virus: Fwd: Life: What Exactly Is It?

Wade T. Smith (
Sat, 26 Jun 1999 20:06:06 -0400

This is the first article from -a site requiring free membership, but it's a goodie, IMHO.

Life: What Exactly Is It?


In science, the basic questions are often the most difficult to answer. Philosophers and biologists alike have been struggling for centuries over the basic question, What is life and how is it defined?

Although there have been tremendous advances in both technological possibilities and knowledge concerning our understanding of the components of life, the actual working definition has not changed substantially for many years. What has changed is where the boundaries lie and how far each advance in the quest to unravel the ultimate question pushes those boundaries.

This debate approaches the question from a variety of different fields, including biochemistry, evolutionary microbiology, philosophy, zoology, computer science, and top-level gene research. Collectively, the opinions form a fascinating vista of current thought on the evolution of life and its origins, as well as the basic components all agree must be present.

Taken from Elsevier Science's ScienceChannel, the current debate has a different form than most others published in HMS Beagle. The participants do not exchange views; they contribute only once, and briefly. We welcome your comments as well.

The debate begins with biochemist Stanley L. Miller, whose early experiments (1953) with amino acids gave rise to the term "prebiotic soup." By showing that amino acids, the building blocks of proteins, could be synthesized by naturally occurring spark discharges in the atmosphere, his research supports the idea that life occurred naturally on Earth early in its history. These conditions exist on other planets as well. "If you have the same conditions you had on primitive Earth on another planet, then you make the same compounds, and presumably you would get life. It's simple chemistry," Miller states.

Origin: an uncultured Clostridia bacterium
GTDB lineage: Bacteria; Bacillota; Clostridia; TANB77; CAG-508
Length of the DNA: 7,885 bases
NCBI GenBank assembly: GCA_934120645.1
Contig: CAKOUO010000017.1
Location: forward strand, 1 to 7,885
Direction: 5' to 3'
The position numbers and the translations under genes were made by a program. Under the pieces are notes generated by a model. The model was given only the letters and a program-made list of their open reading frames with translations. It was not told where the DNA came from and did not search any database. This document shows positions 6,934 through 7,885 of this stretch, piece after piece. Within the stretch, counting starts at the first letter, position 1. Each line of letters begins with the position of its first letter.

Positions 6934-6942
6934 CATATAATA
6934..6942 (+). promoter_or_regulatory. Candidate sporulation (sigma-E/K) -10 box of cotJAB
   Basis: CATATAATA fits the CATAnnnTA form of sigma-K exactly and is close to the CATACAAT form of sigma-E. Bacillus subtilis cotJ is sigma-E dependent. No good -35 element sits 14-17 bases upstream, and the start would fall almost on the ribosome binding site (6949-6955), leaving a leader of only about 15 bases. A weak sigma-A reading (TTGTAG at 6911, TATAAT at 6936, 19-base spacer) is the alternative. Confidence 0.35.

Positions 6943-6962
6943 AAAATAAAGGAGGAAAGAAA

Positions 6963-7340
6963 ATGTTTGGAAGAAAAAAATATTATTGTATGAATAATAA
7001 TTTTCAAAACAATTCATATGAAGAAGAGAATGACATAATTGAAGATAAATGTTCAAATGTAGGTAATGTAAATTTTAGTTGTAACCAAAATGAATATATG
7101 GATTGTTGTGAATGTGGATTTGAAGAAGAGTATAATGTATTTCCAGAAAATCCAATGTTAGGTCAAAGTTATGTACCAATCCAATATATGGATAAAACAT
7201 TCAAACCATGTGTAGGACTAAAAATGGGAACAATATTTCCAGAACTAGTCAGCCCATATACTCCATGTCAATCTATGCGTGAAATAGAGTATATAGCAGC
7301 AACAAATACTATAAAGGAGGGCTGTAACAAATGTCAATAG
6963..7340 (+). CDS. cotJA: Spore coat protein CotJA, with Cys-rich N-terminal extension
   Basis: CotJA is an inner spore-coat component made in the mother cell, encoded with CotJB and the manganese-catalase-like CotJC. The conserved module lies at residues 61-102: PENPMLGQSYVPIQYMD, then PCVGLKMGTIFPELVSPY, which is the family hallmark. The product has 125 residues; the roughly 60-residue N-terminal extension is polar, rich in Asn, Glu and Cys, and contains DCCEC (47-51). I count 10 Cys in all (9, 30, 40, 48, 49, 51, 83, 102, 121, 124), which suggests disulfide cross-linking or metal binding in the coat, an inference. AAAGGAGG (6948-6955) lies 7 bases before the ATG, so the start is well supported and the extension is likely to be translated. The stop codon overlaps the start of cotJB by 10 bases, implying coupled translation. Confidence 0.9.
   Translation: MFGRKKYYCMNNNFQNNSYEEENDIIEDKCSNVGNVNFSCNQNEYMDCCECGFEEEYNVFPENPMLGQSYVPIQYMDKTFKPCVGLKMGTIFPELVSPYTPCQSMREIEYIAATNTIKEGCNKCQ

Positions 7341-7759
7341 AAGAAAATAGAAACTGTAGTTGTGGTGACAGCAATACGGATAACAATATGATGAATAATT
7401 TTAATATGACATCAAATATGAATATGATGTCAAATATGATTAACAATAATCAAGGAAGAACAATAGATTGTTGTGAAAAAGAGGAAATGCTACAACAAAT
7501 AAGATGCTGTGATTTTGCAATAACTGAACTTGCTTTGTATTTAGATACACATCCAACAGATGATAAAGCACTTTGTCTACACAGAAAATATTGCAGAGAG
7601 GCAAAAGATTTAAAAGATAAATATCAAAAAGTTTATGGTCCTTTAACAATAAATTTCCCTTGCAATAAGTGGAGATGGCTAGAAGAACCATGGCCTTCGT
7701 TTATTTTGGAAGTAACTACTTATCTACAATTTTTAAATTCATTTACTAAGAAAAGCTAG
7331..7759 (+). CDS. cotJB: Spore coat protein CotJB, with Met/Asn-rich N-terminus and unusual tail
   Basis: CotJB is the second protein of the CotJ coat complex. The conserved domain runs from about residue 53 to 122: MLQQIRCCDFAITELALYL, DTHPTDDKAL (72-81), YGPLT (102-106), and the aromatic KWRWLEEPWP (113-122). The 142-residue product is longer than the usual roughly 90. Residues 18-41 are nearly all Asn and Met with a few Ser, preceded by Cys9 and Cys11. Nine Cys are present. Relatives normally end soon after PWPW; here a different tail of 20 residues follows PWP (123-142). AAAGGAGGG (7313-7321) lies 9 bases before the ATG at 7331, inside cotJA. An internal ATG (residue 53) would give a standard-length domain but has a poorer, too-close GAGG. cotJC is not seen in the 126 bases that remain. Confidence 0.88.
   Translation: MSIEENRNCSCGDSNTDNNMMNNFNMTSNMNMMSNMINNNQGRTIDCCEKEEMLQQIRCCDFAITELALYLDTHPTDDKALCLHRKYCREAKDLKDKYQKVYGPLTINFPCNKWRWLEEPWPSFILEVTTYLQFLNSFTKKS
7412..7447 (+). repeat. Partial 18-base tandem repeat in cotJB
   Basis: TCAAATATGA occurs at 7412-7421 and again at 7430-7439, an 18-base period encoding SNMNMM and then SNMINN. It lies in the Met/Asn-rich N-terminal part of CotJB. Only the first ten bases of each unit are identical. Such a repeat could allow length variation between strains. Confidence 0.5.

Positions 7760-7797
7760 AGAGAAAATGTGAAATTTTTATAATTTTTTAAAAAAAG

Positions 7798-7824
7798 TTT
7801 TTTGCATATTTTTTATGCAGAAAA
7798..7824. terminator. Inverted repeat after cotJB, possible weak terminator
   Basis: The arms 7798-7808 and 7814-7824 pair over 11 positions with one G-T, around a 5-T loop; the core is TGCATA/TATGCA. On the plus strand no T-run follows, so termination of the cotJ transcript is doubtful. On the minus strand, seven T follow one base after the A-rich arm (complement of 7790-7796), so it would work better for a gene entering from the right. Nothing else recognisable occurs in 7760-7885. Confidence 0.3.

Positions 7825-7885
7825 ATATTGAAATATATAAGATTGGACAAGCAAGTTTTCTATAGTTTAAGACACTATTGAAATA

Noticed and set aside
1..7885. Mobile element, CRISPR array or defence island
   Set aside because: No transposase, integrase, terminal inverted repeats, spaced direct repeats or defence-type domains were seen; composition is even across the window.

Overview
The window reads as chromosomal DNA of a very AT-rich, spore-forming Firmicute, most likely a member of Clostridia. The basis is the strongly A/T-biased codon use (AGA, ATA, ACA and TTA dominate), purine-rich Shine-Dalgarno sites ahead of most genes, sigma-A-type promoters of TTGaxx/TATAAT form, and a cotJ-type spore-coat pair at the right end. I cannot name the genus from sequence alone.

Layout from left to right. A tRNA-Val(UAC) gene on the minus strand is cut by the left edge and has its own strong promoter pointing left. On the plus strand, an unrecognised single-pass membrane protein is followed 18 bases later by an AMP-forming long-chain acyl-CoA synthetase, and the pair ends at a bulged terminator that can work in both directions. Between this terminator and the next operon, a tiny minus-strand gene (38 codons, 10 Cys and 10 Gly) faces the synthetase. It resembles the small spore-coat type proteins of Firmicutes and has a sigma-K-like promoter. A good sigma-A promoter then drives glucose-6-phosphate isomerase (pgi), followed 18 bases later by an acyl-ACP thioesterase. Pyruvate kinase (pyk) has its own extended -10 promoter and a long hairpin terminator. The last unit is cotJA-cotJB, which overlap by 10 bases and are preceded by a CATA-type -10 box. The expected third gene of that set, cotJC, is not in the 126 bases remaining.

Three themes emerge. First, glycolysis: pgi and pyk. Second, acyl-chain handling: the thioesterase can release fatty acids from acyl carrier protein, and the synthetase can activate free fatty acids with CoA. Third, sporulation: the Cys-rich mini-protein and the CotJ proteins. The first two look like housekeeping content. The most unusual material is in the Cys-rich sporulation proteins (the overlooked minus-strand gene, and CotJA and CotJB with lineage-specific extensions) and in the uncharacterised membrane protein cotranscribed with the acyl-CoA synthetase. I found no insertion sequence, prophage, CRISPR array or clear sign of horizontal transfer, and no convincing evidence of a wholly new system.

It is not the amino acids themselves that make them "living," Miller points out, but their ability to self-replicate. This key point is echoed throughout the debate, from a variety of different views. But Miller goes further in stating that "the origin of life is the origin of evolution," which requires three things: replication, selection, and mutation. "We can define what it would take to replicate and become life, but to actually show what happened 3.5 billion years ago, we don't know."

Miller is skeptical about discussions on the definitions of life, but biologist Antonio Lazcano disagrees: "I think the question is a fascinating, philosophical quest, but biologists are frequently accused of not being able to provide a basic definition of life. Try asking a physicist what space is, or energy, and you will see they have the same problem."